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The 158-Pound Marriage

3.19 of 5 stars 3.19  ·  rating details  ·  9,779 ratings  ·  274 reviews
"Irving looks cunningly beyond the eye-catching gyrations of the mating dance to the morning-after implications."
--The Washington Post

The darker vision and sexual ambiguities of this erotic, ironic tale about a ménage a quatre in a New England university town foreshadow those of The World According to Garp; but this very trim and precise novel is a marked departure from
Hardcover, 245 pages
Published August 12th 1974 by Random House (first published 1974)
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Jun 28, 2007 Ryan rated it 4 of 5 stars  ·  review of another edition
Recommends it for: anybody who like john irving's successful books, or thinks wife-swapping is fascinating
relationships really aren't all about the sex. john irving kicked even more ass before he was widely read. read it.
It's John Irving. One cannot go wrong with John Irving.
Paquita Maria Sanchez
Caveman get lonely. Caveman get wife. Caveman get bored. Caveman wife-swap. Caveman get jealous. Caveman get lonely. Caveman get wife. Caveman get bored. Caveman wife-swap. Caveman get jealous...

(I could go on).
Jamie Sigal
A tale about the trials and tribulations of relationships that are fraught with infidelities, an area of expertise in the writing mind of John Irving, I was expecting a whole lot more from this book than I actually got. As with most Irving novels, there's plenty of Vienna for the reader to sink their teeth into (after all the John Irving I've read over the years I feel almost as intimate with Vienna as I am with my own Toronto, and I've never even been there!), and no bears to mar or confuse thi ...more
I love John Irving. I really, really love him. I was very curious to read this because it is one of his early novels and I was told it was bad and very mean spirited. I think it is still better than most novels and only mildly mean spirited. Irving demonstrates his usual (brilliant) humor, his fascination with physical deformity and physical fitness, and his delightfully complex characters. That being said, I found the transitions from scene to scene vague and quick. Several times in this novel ...more
This is the tale of two couples who decide to share each other, or become a ménage à quatre, in an attempt to even out things in their relationships. It's Edith and Severin in one corner, Utchka and the unnamed, unreliable narrator in the other. The title of the book relates to wrestling, but the fighting image is close enough...anyway, Edith and the narrator have two things in common: they are both trying to be writers and they both met their spouses while traveling in Vienna. Severin and Utchk ...more
After reading John Irving's A Son Of The Circus a few months ago and enjoying it (see my review: ), I decided to read another of his books. I chose The 158-Pound Marriagebecause, unlike many of Irving's other works it was a slim volume ideal for carrying whilst commuting.

The narrator is an academic who writes historical novels. His wife, Utch, was born in Austria soon before the Soviet Union marched in at the end of WW2. Severin, also born in Austria, tea
I can't seem to get sick of Irving. This is one of his shortest novels I've read and that threw me off a bit because I've been reading a lot of Irving lately and all his novels are thick. I picked this book up because I heard that it was similar to the world according to garp (which I loved). This book was about two married couples that enter into a foursome. At first it was a bit unclear how this foursome started and Irving was a bit vague about that but once you get deeper into the story it st ...more
I LOVED The Hotel New Hampshire, The World According to Garp, and A Prayer for Owen Meany, and really liked A Widow for One Year. I read this even though it didn't look that good because I have a three-month-old and no time or attention span for reading anything anymore but John Irving is always pretty quick-moving and this book looked short.

If I didn't already love John Irving I would have hated this book. The characters were pretty unconvincing and if I had been convinced then I wouldn't have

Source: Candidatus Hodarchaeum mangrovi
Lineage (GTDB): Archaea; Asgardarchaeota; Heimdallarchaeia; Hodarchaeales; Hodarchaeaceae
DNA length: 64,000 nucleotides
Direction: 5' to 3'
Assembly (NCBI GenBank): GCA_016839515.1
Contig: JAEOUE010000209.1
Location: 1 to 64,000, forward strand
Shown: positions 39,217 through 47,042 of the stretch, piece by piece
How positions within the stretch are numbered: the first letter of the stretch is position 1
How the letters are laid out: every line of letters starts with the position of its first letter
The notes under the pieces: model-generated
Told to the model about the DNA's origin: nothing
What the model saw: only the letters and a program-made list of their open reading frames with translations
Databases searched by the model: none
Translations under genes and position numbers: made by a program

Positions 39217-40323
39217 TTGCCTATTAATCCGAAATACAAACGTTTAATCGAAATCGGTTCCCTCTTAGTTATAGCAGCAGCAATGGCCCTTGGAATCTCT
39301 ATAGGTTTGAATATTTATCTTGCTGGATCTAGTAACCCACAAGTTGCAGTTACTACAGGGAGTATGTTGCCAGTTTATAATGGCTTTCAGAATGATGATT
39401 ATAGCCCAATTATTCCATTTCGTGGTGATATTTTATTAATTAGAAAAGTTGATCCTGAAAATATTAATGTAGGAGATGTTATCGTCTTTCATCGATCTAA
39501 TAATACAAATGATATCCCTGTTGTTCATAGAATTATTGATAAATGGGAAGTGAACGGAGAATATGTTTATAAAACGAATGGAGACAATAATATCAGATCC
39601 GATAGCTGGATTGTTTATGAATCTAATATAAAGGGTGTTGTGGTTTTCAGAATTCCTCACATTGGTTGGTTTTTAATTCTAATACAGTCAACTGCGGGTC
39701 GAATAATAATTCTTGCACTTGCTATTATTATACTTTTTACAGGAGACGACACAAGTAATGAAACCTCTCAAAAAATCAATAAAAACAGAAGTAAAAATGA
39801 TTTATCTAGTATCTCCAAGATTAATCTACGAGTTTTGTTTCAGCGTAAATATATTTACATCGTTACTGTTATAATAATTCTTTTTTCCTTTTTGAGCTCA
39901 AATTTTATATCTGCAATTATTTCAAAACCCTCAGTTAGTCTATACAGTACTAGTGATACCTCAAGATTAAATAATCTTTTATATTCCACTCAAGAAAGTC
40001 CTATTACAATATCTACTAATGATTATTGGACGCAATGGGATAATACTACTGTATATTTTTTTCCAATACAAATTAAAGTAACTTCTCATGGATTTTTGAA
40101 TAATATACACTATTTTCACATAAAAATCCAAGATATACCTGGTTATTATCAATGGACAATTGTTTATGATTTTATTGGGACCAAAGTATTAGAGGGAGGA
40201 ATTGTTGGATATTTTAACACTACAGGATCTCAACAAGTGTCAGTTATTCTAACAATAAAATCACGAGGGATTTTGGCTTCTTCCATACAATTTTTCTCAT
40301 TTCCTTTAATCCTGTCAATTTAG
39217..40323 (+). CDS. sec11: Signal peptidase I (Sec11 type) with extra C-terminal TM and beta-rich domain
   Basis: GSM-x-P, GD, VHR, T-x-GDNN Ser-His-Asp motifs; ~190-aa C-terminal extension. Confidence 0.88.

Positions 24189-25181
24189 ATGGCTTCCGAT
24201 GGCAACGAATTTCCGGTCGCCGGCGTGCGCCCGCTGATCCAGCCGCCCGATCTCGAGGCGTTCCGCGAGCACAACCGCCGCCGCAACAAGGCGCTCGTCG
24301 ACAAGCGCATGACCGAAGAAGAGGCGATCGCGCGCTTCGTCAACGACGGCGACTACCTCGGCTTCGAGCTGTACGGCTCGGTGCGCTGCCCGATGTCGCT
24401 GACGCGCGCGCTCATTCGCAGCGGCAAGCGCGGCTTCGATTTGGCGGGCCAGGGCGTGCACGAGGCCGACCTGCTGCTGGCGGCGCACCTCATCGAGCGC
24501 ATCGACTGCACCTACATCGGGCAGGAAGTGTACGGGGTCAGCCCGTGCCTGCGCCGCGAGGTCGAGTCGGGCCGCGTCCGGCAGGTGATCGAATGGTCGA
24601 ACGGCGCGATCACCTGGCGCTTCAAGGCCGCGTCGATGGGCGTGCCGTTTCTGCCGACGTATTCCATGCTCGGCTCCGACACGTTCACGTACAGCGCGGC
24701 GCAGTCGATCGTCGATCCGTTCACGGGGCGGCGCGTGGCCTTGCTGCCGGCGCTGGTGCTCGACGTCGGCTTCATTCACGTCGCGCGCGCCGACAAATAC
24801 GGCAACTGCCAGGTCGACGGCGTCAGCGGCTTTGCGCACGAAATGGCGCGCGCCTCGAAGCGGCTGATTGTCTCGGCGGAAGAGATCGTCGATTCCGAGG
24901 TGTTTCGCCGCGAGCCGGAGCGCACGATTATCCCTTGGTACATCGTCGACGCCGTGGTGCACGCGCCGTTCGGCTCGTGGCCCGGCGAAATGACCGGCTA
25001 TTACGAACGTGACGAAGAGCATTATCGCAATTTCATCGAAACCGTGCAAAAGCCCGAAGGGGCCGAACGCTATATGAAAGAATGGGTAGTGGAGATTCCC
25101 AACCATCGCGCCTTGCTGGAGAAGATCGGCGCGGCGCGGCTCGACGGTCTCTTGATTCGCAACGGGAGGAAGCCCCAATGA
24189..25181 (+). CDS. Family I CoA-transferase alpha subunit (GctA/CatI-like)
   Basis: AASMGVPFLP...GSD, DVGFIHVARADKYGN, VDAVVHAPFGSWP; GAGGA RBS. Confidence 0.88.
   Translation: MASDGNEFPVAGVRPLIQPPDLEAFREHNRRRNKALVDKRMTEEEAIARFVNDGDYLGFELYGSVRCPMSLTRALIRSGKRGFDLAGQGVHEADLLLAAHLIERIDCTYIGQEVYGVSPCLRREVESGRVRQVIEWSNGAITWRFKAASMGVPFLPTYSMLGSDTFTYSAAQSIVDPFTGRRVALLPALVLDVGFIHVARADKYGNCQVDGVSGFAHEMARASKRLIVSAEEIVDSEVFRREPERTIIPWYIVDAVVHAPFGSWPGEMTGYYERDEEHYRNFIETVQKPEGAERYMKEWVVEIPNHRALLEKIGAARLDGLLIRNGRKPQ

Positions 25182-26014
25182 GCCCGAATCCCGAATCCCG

Partnertausch, um eine Ehekrise zu bewältigen? Was anfangs zu funktionieren scheint, entpuppt sich als fatale Fehleinschätzung: Scheinbar spielt nur einer nicht richtig mit, aber was in den anderen dreien vorgeht, weiß auch keiner genau.
John Irving beschreibt dieses Liebesdrama großartig und menschlich, man kann sich in die Figuren hineinversetzen, man lebt und leidet mit. Auch wenn sein schräger Humor und sein Gespür für skurrile Szenen hier nicht ganz so ausgeprägt zu sein scheinen wie beispie
this is about a foursome, an experiment in switching partners with another couple. taking couple vacations with another couple, dinner and sleepovers house hopping. its difficult for me because i don't like the narrator. he's too goopy. and the children have no presence. but i keep reading. its really intense and relationshippy.

it turns out that i hated the ending too. what happened somewhere along the way was that i stopped trusting the narrators (a historical fiction writer!) perceptions of ho
255 pages. Donated to charity 2010 May.

Professional Reviews

"Irving looks cunningly beyond the eye-catching gyrations of the mating dance to the morning-after implications."
--The Washington Post

The darker vision and sexual ambiguities of this erotic, ironic tale about a ménage a quatre in a New England university town foreshadow those of The World According to Garp; but this very trim and precise novel is a marked departure from the author's generally robust, boisterous style. Though Mr. Irving'
"The 158-Pound Marriage" is Irving's third novel, but it bears the seal of his trademark conversational prose, his sleek sparsity. The man is a prose pro -- even at this early point in his career -- capable of turning the simplest of descriptions into something fulsomely beautiful, larger than the sum of its parts.

However, just because someone knows how to write, that doesn't mean they know what they're writing about. In this book, Irving tries real hard to make a very little look like a whole l
When I've talked so much about how much I would prefer Irving if he didn't go on and on and on, you'd think I'd really dig this one. It's the smallest Irving I've ever seen. Yet, it somehow feels more bloated that his much larger novels. The plot doesn't really seem to start for quite a few chapters. So much early on is back story. It's necessary, but I wish he'd have woven it in more like in later books. Though shorter, it's so slow to start and never seems to get much of anywhere once it does ...more
I really like most of John Irving's books but some of them for me, are just okay. This one is well written as are all of his books, but the story fits in the "just okay" category for my taste anyway. I was expecting the story to go somewhere further than it did and I find it hard to relate to the characters. I kept thinking to myself, "Are these people really that clueless?" And I know there are people like these characters but I found it frustrating to read about them.